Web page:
Midnight Meat Train is sure to satisfy fans of the slasher genre. It won’t disappoint! Read on:
Chances are good that if you’ve heard of The Midnight Meat Train, you’ve heard that Lionsgate – for whatever horrific reasons – has decided to essentially derail the film by releasing it anonymously on only 100 theatres. And, if the recent reports are to be believed, those venues will consist largely of the smaller, out-of-the-way, dollar-theatres still scattered across the country. Certainly, this is a rude damnation for any film with such an iconic pedigree as Clive Barker behind it, but the upside (if indeed there is one) is that with minimal effort audiences will only have to pay a scant few dollars for what may be one of the best horror films to hit the big-screen in the last few years.
The conceit of Midnight Meat Train is relatively simple: Photographer Leon Kauffman (Bradley Cooper) is on a mission to capture the city. Not just the winding streets and brick and facades, but the spirit of the place, offered up in stark black-and-white. One evening, Kauffman photographs a woman on the subway who turns up missing the following morning. Returning to the scene, Kauffman eventually encounters Mahogany (Vinnie Jones) – an imposing figure in a charcoal suit and tie – who, as it soon turns out, is butchering his victims on the late-train and unloading their meat in what Kauffman presumes is the meat-packing plant where Mahogany works. The actual explanation is revealed in a bizarre third-act twist that readers of Barker’s original short story will certainly see coming and by which less informed audiences will likely be polarized.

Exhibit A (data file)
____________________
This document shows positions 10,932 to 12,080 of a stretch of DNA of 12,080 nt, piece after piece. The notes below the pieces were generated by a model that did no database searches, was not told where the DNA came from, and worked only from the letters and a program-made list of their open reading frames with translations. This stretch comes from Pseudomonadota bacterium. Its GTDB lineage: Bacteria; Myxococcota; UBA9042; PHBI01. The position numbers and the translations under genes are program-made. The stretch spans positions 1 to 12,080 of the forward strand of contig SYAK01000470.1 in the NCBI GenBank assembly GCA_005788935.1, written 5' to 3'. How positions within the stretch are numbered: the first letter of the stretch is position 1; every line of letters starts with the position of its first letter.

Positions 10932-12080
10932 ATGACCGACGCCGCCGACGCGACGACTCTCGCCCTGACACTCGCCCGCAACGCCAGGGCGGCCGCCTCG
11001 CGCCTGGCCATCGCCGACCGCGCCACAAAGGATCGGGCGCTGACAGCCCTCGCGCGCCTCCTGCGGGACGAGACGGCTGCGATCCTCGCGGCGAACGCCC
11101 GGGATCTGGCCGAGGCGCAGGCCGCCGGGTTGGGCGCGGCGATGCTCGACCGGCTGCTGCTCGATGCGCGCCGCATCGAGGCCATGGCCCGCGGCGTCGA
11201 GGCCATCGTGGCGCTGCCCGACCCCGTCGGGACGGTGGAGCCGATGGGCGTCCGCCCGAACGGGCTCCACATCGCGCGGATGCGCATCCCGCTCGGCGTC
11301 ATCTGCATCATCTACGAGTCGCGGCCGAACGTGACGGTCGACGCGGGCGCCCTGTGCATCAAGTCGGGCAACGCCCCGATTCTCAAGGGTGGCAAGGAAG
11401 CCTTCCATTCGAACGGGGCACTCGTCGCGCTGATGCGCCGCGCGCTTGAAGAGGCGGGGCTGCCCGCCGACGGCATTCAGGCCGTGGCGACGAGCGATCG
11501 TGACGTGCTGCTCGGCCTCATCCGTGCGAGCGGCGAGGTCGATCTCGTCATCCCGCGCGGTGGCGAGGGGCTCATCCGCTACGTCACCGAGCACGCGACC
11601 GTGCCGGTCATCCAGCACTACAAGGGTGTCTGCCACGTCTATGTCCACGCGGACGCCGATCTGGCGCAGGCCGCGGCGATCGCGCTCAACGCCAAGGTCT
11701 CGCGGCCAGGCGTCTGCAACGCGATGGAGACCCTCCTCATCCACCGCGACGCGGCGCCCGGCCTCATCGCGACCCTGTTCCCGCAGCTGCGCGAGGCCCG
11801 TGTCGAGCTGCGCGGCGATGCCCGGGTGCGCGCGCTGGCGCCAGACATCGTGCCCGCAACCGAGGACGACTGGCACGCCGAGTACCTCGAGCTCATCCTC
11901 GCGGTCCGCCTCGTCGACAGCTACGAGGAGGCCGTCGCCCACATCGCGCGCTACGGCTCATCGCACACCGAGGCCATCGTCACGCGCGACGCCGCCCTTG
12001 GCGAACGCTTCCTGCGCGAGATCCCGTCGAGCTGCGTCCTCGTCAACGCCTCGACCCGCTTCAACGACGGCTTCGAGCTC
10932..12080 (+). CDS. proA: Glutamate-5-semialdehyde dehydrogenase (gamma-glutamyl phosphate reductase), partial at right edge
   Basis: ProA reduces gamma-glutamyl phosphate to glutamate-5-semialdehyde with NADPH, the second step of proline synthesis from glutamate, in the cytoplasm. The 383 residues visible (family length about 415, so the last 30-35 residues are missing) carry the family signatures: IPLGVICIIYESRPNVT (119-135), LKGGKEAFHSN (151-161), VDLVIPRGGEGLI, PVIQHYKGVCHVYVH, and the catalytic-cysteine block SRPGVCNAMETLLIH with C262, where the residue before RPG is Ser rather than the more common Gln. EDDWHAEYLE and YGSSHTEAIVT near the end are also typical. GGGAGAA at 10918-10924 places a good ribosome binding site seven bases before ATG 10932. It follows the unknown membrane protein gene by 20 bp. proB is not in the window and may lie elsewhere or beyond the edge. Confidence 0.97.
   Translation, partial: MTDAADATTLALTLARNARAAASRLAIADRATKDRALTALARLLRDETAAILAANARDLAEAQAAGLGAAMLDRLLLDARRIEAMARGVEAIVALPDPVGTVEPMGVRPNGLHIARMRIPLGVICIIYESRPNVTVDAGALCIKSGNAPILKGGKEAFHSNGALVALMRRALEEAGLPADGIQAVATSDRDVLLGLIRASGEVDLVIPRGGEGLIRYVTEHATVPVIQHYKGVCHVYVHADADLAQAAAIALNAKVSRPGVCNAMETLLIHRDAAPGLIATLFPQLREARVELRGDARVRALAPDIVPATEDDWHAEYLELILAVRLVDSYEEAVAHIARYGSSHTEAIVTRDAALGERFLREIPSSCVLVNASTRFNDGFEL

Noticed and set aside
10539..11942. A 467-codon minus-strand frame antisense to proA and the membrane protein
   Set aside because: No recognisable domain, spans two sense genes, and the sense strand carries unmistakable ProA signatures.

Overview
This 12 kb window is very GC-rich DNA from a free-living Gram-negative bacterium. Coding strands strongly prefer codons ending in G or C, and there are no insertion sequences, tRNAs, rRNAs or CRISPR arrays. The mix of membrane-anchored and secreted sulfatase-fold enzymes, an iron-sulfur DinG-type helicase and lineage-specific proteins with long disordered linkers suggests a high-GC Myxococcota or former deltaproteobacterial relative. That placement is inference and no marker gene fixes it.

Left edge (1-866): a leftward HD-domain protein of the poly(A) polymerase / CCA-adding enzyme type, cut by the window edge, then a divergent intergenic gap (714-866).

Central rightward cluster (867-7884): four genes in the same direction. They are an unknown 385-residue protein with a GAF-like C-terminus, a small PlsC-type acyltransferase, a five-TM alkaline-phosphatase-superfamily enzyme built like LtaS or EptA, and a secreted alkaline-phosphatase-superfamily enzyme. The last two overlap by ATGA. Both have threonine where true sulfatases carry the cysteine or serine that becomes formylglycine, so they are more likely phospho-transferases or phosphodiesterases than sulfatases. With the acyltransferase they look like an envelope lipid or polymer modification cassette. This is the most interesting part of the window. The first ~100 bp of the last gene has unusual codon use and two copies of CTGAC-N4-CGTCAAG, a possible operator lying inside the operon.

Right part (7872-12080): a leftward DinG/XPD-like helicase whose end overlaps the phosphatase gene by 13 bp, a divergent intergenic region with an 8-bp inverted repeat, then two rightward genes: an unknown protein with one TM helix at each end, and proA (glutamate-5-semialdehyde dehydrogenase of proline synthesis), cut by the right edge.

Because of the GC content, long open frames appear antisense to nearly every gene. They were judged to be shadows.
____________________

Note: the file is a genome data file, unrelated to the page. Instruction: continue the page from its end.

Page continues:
But make no mistake, Midnight Meat Train is hardcore, bloody, red-raw horror. Director Ryuhei Kitamura – best known for action-packed foreign fare – brings an incredible level of polish and visual sophistication to what is essentially a mid-range script. Not only does the film look incredible through its dark-room red’s and dull, lifeless fluorescents, but it’s also creatively directed. There are shots in this movie – particularly one involving a decapitation from a rather unique point-of-view – that are equal parts brutal, playful and intensely original. Kitamura proves adept at offering not only visceral, violent gore, but at effectively sustaining tension until the opportunity for style and fast-paced action presents itself. There’s an energy to the film’s final 10 minutes that’s unmatched in recent horror films, and Kitamura’s penchant for hard-hitting action, while suitably controlled, is always just below the surface.
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